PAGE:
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Object of the Month

Intaglio depicting Fortuna


The smallest object on display in the archaeology gallery is an engraved gemstone (also known as an intaglio) depicting the Roman goddess Fortuna. It was excavated from the main drain of the bath house at Tripontium by Rugby Archaeological Society in 1994. This intaglio is one of three which was excavated from the site.

This tiny oval gem, measuring 10 mm x 6 mm has a rounded polished back so it was likely to have been set into jewellery such as a ring and ended up washed away in the bath house drain. Fortuna is the goddess of luck and fortune, often represented on jewellery and worn as a talisman, which doesn’t sound too fortunate for the previous owner and let’s hope losing the stone wasn’t a bad omen for them.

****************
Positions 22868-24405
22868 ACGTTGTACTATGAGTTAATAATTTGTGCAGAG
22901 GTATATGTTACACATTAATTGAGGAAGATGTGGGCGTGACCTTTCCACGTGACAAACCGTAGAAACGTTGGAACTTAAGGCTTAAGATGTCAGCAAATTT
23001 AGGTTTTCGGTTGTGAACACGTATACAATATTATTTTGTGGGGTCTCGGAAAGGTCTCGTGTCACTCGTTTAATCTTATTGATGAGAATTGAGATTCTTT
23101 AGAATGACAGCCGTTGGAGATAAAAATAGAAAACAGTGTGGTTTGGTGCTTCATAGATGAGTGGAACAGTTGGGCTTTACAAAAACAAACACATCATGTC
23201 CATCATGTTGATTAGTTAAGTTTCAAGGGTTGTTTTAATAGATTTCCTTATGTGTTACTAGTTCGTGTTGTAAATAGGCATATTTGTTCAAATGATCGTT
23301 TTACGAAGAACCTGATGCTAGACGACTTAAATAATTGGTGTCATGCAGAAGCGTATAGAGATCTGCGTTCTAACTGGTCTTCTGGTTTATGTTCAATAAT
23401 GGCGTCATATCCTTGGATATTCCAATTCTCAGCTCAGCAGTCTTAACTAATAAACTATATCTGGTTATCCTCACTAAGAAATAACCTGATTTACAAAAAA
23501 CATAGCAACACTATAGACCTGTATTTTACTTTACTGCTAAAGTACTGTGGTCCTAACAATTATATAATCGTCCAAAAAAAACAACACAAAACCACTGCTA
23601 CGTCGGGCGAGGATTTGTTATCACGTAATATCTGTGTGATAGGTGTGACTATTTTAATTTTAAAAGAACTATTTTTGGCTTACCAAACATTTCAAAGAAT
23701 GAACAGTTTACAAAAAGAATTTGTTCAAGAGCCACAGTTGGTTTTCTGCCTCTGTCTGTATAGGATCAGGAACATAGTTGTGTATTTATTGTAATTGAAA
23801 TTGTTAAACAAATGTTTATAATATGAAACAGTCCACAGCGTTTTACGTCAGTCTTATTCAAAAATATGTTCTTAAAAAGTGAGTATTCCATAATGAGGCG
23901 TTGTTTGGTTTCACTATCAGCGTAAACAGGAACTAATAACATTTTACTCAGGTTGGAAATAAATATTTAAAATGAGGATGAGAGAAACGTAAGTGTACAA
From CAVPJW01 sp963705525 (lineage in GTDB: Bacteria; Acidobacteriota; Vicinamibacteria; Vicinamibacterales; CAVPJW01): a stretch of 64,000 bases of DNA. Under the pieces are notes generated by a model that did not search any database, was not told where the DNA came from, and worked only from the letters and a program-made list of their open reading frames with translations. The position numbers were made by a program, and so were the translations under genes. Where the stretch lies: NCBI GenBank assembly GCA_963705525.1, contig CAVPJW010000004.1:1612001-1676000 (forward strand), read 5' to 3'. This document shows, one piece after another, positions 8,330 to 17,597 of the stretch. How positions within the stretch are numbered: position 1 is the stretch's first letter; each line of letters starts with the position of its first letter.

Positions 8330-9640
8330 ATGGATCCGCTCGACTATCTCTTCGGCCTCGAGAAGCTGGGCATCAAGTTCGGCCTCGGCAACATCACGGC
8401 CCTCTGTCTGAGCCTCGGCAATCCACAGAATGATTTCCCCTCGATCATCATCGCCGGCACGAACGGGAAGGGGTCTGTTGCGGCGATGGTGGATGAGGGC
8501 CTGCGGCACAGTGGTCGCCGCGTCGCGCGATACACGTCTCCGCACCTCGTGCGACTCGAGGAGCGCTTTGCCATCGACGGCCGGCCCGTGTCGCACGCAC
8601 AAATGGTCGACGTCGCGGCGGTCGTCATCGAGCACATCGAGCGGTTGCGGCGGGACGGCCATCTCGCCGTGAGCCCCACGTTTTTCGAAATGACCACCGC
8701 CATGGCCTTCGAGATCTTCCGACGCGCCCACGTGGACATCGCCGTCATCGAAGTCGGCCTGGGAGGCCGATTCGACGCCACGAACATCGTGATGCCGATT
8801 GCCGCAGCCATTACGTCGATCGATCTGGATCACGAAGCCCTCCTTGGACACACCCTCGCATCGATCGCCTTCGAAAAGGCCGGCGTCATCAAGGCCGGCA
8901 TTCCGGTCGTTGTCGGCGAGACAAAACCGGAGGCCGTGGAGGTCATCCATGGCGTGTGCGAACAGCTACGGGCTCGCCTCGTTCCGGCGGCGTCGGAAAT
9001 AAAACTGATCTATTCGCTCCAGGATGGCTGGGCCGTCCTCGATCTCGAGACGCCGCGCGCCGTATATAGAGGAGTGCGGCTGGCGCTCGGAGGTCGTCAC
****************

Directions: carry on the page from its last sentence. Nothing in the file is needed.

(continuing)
Dr. Martin Henig, an expert on engraved gems, first identified the standing figure of Fortuna on this gemstone, as she appears to be holding a cornucopia (a horn-shaped container holding fruit and flowers often used to symbolise prosperity and abundance).

Looking closely at this gem you may think the etching is crudely executed but the Romans did not have magnification. It is likely that whoever made it was short sighted enough to make the etching and with a very steady hand.

The intaglio is made of a semi-precious reddish orange gemstone called Carnelian. The name comes from the Latin ‘carneus’ meaning ‘flesh-like’ referring to the colour of the stone.

Much like a signet ring, it may have been used to create a copy of the image in a seal when pressed into melted sealing wax to seal a document. As well as being functional, wearing a ring of this kind would no doubt also be a display of wealth and status.

Situated on the major thoroughfare of Watling Street the settlement of Tripontium was occupied for nearly 400 years before being abandoned in the 4th century AD.  


Images show illustration of bath house and illustration of intaglio (copyright of Rugby Archaeological society).

Read more about the Tripontium Collection